• Evil Versus Evil: The darkly comedic short story "The Devil Is Not Mocked" has a group of Nazi soldiers on the eastern front deciding to turn a local castle into their base of operations. Unfortunately for them, the castle is already occupied by Dracula.
  • Frazetta Man: The Neanderthals, or "Gnorrls", of the Hok the Mighty stories. In the above-mentioned "Back to the Beast", the inventor's Devolution Device turns him into one of these, and then finally into a simple ape (though not an ape any of the other scientists can identify).
  • Ghostapo: "The Devil Is Not Mocked" has an early reference to Heinrich Himmler holding "some sort of garbled druidic ritual". In the main story, we see that the supernatural is not as much under Nazi command as Himmler would like to think, when a Wehrmacht unit on the Eastern Front pick the wrong castle to use as their field base.
  • Hair-Raising Hare: The titular rabbits of the Judge Pursuivant story "The Dreadful Rabbits" which are unkillable phantom bunnies that have a habit of ripping apart anyone who tries to hunt them or doesn't say hello to them and stuffing the remains into a hole in Hungry Hill. Despite the narmish premise, it still manages to be strangely disturbing.
  • Handsome Heroic Caveman: Hok the Mighty, who debuted in "Battle in the Dawn" and appeared in a number of follow-up stories, is a square-jawed, good-looking young Cro-Magnon living in a reasonably well-researched Stone Age setting - although his stories drift more an more into the realm of Sword and Sorcery as they progress. However, the Hok stories feature tons of Deliberate Values Dissonance, making him an antihero at best.
  • Haunted Technology: The Theater Upstairs is an early form of the "haunted nostalgic pop cultural artifact" that would eventually become one of the dominant tropes of creepypasta. It's a story about a mysterious movie theater playing a film version of The Horla which, by rights, shouldn't exist - and neither should the theater.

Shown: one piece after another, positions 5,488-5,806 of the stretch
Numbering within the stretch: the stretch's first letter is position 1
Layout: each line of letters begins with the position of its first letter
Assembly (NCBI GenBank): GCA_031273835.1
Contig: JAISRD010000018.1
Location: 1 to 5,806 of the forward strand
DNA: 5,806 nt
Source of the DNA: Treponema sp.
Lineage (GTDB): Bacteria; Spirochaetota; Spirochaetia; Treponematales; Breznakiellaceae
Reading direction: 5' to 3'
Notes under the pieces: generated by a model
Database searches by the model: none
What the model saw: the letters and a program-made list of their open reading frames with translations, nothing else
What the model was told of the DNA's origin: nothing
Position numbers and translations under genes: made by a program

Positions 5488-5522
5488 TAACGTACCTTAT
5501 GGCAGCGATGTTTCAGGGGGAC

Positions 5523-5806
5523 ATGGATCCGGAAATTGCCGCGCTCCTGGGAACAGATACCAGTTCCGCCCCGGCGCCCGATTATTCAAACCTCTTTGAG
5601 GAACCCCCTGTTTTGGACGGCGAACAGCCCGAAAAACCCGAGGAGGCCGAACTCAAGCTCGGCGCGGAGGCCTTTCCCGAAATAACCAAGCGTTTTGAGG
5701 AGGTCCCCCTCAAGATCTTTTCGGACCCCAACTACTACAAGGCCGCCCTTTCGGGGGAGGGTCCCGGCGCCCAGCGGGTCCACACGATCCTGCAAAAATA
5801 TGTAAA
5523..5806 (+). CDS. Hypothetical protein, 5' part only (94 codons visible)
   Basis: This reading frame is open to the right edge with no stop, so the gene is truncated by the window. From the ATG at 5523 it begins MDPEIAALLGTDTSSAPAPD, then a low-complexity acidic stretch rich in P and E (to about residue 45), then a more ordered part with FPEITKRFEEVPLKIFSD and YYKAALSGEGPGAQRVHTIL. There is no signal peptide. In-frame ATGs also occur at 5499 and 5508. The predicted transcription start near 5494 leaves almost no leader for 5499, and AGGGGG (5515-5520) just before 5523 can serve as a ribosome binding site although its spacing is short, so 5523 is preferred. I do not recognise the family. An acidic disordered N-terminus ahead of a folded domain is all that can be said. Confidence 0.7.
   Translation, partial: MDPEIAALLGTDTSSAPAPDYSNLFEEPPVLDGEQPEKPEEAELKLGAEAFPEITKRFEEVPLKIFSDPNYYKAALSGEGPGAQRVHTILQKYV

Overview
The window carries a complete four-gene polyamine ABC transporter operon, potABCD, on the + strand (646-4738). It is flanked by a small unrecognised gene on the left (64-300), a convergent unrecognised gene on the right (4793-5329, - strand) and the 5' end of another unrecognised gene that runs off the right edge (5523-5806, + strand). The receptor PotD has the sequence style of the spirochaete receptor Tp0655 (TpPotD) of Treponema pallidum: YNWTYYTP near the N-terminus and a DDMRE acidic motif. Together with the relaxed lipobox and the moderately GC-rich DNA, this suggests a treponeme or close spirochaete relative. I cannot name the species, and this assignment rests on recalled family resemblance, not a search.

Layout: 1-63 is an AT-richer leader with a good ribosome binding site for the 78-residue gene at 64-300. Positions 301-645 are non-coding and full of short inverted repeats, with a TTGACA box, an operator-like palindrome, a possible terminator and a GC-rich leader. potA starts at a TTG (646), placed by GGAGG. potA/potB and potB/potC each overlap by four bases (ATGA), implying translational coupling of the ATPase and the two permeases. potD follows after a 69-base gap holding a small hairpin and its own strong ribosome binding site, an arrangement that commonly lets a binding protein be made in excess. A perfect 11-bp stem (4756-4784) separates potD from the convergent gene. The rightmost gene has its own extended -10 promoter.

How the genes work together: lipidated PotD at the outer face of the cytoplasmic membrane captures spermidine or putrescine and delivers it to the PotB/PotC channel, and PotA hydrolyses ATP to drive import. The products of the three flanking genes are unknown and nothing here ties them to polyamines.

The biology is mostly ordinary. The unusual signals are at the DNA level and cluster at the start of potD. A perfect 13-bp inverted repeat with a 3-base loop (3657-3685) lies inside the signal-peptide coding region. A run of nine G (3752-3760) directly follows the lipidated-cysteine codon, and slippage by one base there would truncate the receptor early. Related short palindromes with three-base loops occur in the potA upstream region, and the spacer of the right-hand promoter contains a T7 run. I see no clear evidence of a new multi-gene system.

• Logical Weakness: "The Golgotha Dancers" features a living painting, which causes the narrator a fair amount of trouble—until he reasons that if it's living, it can be killed.
  • Meaningful Name: The Belstones in "Ever the Faith Endures." The stone in question still stands outside of their ancestral home in England—and it's "Bel" in the sense of "Bel and the Dragon."
  • Occult Detective: Judge Pursuivant, John Thunstone, Hal Stryker, Lee Cobbett, and to some extent, Parson "Bible" Jaeger.
  • Salt Solution: John Thunstone punches a demon god in the face with a fistfull of salt, foiling its manifestation in our dimension (and possibly killing it).
  • Secret Legacy: A variation, in "Ever the Faith Endures." The American protagonist travels to England to research his family history, and ends up learning far more of it than he was prepared for. At the end, though, his distant cousin remains the guardian of the Bel Stone, and the hungry god that lives in it.
  • Sword Cane: Judge Pursuivant has a silver version of one of these, with the words "Sic pereant omnes inimici tui" (thus perish all your enemies) engraved on it. When he becomes too old to wield it, the Judge passes it on to his colleague John Thunstone.
  • Tripod Terror: In Sherlock Holmes's War of the Worlds
  • Walking the Earth: Lee Cobbett and Hal Stryker have elements of this.
  • You Will Be Beethoven: In Twice In Time, a man named Leonard travels back in time to meet Leonardo da Vinci — you can see where this is going.